The deposition in the brain parenchyma of the small peptide ABeta as insoluble Beta-amyloid plaque is an invariant feature of Alzheimer's disease (AD). Although genetic defects in the rare early-onset familial forms of the disease have been shown to increase ABeta production, little is known about the events that cause amyloid deposition in the much more common, sporadic form of AD. We have recently shown that calpains, cytosolic, Ca++-activated neutral proteases, regulate ABeta formation from the amyloid precursor protein (APP) by altering the intracellular trafficking of this protein.
In Aim 1 of this proposal, we will examine neuron-like cells in culture to test our hypothesis that calpain activity modulates the trans-Golgi network/plasma membrane/early endosome distribution of APP via its regulation of the endocytic recycling pathway. We will determine further whether this is the mechanism by which calpain activity affects APP processing, Beta-cleavage of APP and ABeta generation. Additionally, we will extend our observation that early endosomes contain many Beta-cleaved C-terminal fragments of APP (BetaCTF), the rate limiting substrate for ABeta generation from APP, and determine the trafficking of BetaCTFs between various intracellular compartments.
In Aim 2, we will confirm the importance of the early endosome for BetaCTF generation. These studies have important clinical implications, in part because the protease responsible for BetaCTF generation (BACE) is an attractive target for AD therapeutics, and understanding its site(s) of action on APP may be key in developing therapeutically useful inhibitors.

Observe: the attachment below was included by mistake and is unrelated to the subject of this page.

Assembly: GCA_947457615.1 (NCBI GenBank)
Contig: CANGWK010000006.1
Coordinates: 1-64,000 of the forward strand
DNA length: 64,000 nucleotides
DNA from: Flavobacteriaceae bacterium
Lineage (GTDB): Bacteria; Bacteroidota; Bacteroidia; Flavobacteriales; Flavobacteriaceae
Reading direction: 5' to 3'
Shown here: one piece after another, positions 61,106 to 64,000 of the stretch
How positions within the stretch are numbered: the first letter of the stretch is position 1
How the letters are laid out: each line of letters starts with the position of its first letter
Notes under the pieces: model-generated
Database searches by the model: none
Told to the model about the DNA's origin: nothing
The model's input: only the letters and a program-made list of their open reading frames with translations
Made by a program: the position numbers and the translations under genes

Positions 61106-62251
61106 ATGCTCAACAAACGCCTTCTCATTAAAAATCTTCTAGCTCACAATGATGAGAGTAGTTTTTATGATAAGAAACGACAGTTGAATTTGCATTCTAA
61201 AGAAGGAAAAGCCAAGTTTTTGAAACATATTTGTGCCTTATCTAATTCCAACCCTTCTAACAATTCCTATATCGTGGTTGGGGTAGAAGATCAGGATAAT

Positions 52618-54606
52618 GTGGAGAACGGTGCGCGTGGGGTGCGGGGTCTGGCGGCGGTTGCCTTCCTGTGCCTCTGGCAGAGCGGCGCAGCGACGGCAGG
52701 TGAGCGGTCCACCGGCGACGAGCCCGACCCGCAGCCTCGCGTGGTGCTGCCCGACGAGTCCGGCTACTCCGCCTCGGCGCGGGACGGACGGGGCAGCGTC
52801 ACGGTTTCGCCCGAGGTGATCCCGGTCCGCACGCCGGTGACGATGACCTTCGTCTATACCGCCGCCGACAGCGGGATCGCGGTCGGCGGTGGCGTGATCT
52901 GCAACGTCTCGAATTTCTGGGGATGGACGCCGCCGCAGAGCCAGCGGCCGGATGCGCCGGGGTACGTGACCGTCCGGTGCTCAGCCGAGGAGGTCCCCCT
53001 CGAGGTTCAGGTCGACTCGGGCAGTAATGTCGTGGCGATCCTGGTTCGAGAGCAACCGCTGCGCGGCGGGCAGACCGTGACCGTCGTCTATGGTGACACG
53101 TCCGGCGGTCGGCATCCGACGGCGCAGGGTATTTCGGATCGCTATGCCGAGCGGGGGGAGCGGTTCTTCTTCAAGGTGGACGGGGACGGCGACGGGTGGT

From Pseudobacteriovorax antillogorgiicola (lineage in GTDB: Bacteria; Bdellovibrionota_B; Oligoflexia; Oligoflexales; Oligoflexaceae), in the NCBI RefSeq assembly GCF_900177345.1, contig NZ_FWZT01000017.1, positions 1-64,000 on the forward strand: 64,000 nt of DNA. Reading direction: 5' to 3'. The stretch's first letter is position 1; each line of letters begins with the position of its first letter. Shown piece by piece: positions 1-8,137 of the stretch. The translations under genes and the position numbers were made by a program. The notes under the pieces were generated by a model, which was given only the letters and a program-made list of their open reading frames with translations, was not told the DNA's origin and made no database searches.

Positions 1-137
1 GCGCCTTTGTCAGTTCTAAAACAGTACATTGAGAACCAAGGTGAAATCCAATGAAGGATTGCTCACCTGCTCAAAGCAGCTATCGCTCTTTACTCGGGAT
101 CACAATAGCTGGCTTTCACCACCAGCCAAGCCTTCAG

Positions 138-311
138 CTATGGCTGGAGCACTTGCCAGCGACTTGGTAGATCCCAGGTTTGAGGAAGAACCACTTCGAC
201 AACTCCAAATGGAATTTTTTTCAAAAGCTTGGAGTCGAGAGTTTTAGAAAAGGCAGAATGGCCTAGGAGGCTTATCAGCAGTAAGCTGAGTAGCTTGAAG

In Aim 3, we will extend these in vitro studies into the intact central nervous system and further exploit our recent discovery that ABeta42 production - a particularly pathogenic species of ABeta - is dramatically increased following calpain inhibition to initiate Beta-amyloid plaque deposition in vivo. Our proposed studies will expand upon existing mouse models of AD pathology, will directly link calpain activity - which has been shown to be altered in AD - to in vivo alterations in APP trafficking and ABeta production, and will determine whether calpain inhibition can initiate Beta-amyloid plaque formation. Since calpain inhibitors are being pursued for the treatment of CNS ischemia such as stroke, the clinical implications of such a finding are significant: inhibiting calpain activity may have currently unappreciated deleterious consequences.
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